In Bali, and I am a serious disappointment to the local tourist trade. I don’t want to go to a spa, lie on a beach, sit by a pool drinking cocktails (always seemed so exotic – but when actually offered it, it somehow did not appeal!), don’t want to go to a monkey sanctuary, or an elephant one either for that matter, or ride around on a jetski, or watch civets ‘processing’ coffee beans. All I want to do is meet some cocoa farmers!
I had managed to organise at least two meetings before I came here – one with Big Tree Farms, and the other with Rainforest Alliance.
The visit to Big Tree Farms was my first excursion in Bali, and I must admit I was not expecting the tedious traffic – the distance travelled was not that great, maybe 30 to 40km – but it seemed to take for ever. I don’t think the taxi driver ever got higher than 3rd gear – it was so bumper to motorbike to bumper. The roads were lined with shops, houses and temples – so even if we were travelling through the countryside there was no real sense of it.
The directions we were given were to ‘turn left at the second giant tree’; we were a little skeptical about this at first – how would we know the first giant tree to be able to see the second? What constituted ‘giant’? However, it was very clear when we got there – a first huge beringin or banyan tree (Ficus species) appeared on the roadside and soon after it a second. Down a short track and there was the bamboo chocolate factory!
This is the largest bamboo structure in Indonesia and possibly the world – and very probably the only bamboo chocolate factory. It is a magnificant structure, and well organised inside with warehouse, manufacturing space and packing rooms on the cool ground floor, a whole suite of offices on the first floor and then a wonderful open ‘reception space’ on the second – looking out over farms below. I was shown around by Afi, a fantastic guide – and although only the second week into her job was both knowledgeable and enthusiastic about Big Tree Farms’s programme. One of the aspects of the building design was ‘transparency’ – a founding principle of the company – and so all internal walls to offices, processing rooms, etc are made of glass.
Big Tree Farms, as you can see from their website, work with a number of products – cashew, coconut palm sugar, as well as cocoa. They work with farmer groups and the focus is to increase the value of their crops to improve their livelihoods. They have established processing plants where farmers can bring their pods and learn how to ferment the beans for the chocolate market, thus adding value to their crop. They then solar dry the beans at the processing plants, to the required moisture content and then sell their processed beans on. This programme has been very successful in Bali and they have now extended it to Aceh, far away on the north-western tip of Indonesia.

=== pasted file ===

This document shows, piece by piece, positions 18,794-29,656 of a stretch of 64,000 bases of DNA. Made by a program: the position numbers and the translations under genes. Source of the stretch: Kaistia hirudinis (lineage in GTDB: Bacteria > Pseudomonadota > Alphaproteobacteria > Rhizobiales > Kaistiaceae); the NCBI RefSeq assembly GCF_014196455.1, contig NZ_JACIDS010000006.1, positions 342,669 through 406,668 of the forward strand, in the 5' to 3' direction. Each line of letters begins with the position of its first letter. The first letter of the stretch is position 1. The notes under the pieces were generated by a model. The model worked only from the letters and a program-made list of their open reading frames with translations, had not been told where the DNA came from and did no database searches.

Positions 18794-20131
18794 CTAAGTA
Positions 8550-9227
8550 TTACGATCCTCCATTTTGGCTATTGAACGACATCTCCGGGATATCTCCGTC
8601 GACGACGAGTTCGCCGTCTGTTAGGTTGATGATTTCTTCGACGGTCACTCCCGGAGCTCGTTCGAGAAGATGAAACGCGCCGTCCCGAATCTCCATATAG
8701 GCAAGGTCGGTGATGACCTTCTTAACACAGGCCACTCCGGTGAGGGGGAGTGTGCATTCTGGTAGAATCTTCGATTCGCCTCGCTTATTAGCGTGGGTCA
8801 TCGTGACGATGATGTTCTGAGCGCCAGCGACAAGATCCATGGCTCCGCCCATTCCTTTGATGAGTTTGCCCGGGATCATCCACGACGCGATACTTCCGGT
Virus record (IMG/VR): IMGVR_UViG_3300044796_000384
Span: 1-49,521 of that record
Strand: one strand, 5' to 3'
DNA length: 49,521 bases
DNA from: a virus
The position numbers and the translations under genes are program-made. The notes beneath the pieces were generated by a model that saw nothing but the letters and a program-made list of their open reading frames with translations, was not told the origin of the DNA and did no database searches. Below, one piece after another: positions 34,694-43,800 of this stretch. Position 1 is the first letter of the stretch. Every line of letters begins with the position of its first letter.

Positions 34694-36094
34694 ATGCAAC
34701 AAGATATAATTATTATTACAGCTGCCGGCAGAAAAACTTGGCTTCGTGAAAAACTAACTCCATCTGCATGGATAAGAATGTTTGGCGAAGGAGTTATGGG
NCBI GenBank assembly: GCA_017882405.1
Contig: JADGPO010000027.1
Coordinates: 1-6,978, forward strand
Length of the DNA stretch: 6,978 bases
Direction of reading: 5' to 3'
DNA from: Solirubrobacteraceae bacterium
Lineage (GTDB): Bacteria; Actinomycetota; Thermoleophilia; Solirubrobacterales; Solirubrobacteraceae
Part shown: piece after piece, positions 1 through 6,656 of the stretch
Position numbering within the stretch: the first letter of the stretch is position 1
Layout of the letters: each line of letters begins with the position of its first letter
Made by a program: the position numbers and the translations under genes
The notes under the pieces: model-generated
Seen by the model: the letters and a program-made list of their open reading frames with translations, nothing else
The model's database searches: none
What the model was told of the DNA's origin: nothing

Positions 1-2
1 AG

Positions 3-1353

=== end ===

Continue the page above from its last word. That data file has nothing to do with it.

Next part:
Afi then showed around the factory. They make only raw chocolate at the moment – this is chocolate made from beans that have not been roasted; the raw food principle is that food should not be heated above 50C, and so fermentation of beans is OK as this is kept just below about 49C, but roasting of beans is not. They have a magnificent melangeur, in which they grind the cocoa beans (having removed the papery skin around them); this sat in the corner churning away, producing a very luscious looking shiny dark brown ‘liquor’. This is a cool process, in line with raw food requirements; the liquor is then transferred to another machine, where sugar is added, and this then continues the grinding process taking the cocoa solid particle size down to about 24 microns. This then is tempered and molded into bars. And there in a corner, was a woman polishing away at the moulds – just like I do!
The raw chocolate was interesting – quite fruity and caramelly in taste, but actually the cocount plam sugar that they use has a very strong caramel taste – so not sure if that was where it came from. The cocoa nibs – just broken cocoa beans, again un roasted, were very good – really nutty and moreish.
So, down to business – would I be able to source some beans from them? It turns out that it is the wrong time of year to find beans in Bali! The harvest period is April through to November – so no Bali beans available. However – they are harvesting in Aceh and they would try and get me a sample of beans from there before the end of the week.
A big thank-you to Afi and Wawan for their time and assistance.